There's nothing quite like a good cameo - that moment in a movie where someone you totally didn't expect to be in the movie suddenly pops up on screen. We've seen a plethora of awesome ones over the years in the horror genre, from Hulk Hogan leaping out of the wrestling ring and into Gremlins 2 to Bill Murray's hilarious surprise appearance in Zombieland... to name just a couple of the more memorable ones.
But it's not actor cameos we're here to talk about today – it’s director cameos. More specifically, those moments where filmmakers moved from behind the camera to in front of the camera, and inserted themselves into their own horror flicks. Here are ten examples of this type of cameo!
Alfred Hitchcock - Psycho
Alfred Hitchcock is and will forever be the reigning king of the cameo – having cast himself in small blink-and-you’ll-miss-‘em moments in a whopping 39 of his 52 films. So often did the master of suspense appear in his own movies that his cameos become a signature of his films – a proverbial Easter egg hunt for the fans. The above shot is from Hitchcock’s cameo in Psycho, where he is briefly seen standing outside of the realtor’s office Marion Crane works at, just as she’s walking into the building. Loitering in his own movie… that's the Hitch for ya!
Interesting to note: In tribute to Hitchcock’s penchant for cameos, the makers of Psycho 2 actually inserted his likeness into that film, which was made a few years after his death. See if you can spot him, next time you watch the movie!
George A. Romero – Dawn of the Dead
Much like Hitchcock, George Romero has played very small roles in the majority of his films, including Night of the Living Dead and The Crazies. He pulled double duty in Dawn of the Dead – first appearing as a TV reporter in the opening of the film (above) and then popping up for a split-second much later on, as a biker who is for whatever reason clad in a Santa suit. You’ll notice that Romero is wearing a plaid scarf in the above shot – given to him by his wife, Romero considered it his lucky scarf, and wore it on the set of all of his films!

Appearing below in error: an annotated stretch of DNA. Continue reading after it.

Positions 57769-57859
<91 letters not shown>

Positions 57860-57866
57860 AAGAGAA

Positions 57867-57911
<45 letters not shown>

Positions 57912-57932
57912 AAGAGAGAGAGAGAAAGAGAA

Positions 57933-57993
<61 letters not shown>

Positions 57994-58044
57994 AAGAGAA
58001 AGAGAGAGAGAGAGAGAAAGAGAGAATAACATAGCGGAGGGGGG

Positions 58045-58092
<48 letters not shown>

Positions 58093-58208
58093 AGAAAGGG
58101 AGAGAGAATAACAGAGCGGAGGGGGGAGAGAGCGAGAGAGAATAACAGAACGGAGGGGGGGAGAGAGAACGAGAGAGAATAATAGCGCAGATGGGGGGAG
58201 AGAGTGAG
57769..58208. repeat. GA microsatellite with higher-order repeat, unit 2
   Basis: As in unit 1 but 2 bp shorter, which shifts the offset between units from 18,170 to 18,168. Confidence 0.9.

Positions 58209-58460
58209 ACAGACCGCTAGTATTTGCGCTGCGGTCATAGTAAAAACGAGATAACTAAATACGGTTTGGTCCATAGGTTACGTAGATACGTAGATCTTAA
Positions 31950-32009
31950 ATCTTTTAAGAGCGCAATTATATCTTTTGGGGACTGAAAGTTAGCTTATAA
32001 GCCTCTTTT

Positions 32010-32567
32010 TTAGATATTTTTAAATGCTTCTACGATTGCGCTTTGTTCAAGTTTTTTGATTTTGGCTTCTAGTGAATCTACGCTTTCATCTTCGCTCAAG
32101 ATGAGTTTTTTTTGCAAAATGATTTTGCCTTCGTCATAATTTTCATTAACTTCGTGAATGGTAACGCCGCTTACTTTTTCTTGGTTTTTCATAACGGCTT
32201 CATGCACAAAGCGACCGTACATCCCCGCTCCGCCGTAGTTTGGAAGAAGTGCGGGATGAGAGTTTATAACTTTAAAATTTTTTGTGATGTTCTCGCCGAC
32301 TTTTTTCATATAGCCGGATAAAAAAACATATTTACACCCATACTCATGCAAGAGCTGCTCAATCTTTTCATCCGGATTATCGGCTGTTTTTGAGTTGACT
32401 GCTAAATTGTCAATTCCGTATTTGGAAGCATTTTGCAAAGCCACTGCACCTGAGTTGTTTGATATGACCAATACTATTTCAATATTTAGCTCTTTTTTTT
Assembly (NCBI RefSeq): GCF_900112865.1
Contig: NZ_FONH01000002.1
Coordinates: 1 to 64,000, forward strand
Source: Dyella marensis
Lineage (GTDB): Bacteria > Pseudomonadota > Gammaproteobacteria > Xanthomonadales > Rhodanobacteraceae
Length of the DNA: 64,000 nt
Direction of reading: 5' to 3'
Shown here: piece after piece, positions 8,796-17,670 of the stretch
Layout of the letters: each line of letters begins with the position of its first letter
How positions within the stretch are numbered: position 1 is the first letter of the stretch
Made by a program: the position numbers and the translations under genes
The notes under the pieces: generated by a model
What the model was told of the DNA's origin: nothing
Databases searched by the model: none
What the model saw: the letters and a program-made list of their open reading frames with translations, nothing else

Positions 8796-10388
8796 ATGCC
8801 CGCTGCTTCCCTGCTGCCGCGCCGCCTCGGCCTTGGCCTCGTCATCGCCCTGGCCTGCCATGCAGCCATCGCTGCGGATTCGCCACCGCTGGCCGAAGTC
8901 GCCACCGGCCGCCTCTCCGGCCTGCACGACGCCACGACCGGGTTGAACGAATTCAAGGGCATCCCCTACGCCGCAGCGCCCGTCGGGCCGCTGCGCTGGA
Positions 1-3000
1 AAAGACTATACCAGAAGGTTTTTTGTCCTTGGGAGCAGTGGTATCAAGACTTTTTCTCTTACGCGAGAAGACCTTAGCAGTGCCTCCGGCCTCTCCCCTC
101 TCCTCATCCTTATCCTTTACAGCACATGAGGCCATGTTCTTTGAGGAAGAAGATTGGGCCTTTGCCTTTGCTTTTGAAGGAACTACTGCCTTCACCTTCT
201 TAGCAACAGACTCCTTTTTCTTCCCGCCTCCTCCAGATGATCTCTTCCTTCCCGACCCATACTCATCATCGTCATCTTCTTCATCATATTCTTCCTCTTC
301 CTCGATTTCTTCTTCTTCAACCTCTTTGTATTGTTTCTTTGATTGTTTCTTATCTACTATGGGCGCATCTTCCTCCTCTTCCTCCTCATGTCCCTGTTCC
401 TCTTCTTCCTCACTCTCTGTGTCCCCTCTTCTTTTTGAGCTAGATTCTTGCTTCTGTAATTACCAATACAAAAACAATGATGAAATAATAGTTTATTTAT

John Carpenter – The Fog
After voicing Annie’s boyfriend in Halloween (heard only over the telephone), John Carpenter decided to try his hand at doing some real acting a couple years later in The Fog, playing Father Malone’s assistant Bennett. Carpenter found himself incredibly nervous to be acting alongside a real actor like Hal Holbrook, and he admits to feeling that he did a terrible job in his brief scene in the beginning of the film. Realizing he was a better director than actor, Carpenter’s cameo as Bennett ended up being the only role he ever gave himself where he actually delivered lines – though he did appear very briefly in subsequent movies.
Wes Craven – Scream
There’s perhaps no greater director cameo in the history of horror than Wes Craven’s in Scream, where he played the role of Fred the janitor. An obvious bit of self-referential humor, Fred was completely decked out in the outfit of Craven’s greatest creation, wearing Freddy’s fedora and iconic Christmas sweater. The director went on to appear in small uncredited roles in all of the Scream sequels – though his role as a coroner in the fourth one was cut from the finished film. Proof that not even the director of a movie is safe from finding himself on the cutting room floor!
Sam Raimi – The Evil Dead
Though mostly known as a director, Sam Raimi has actually acted in more films over the years than he has directed, showing off his chops in movies like Maniac Cop and Intruder. He can even briefly be seen in The Evil Dead, as one of the hitchhiking fishermen who waves at the gang as they pass by, on their way to the ill-fated cabin in the woods. His hitchhiking buddy was played by Rob Tapert, the film’s producer.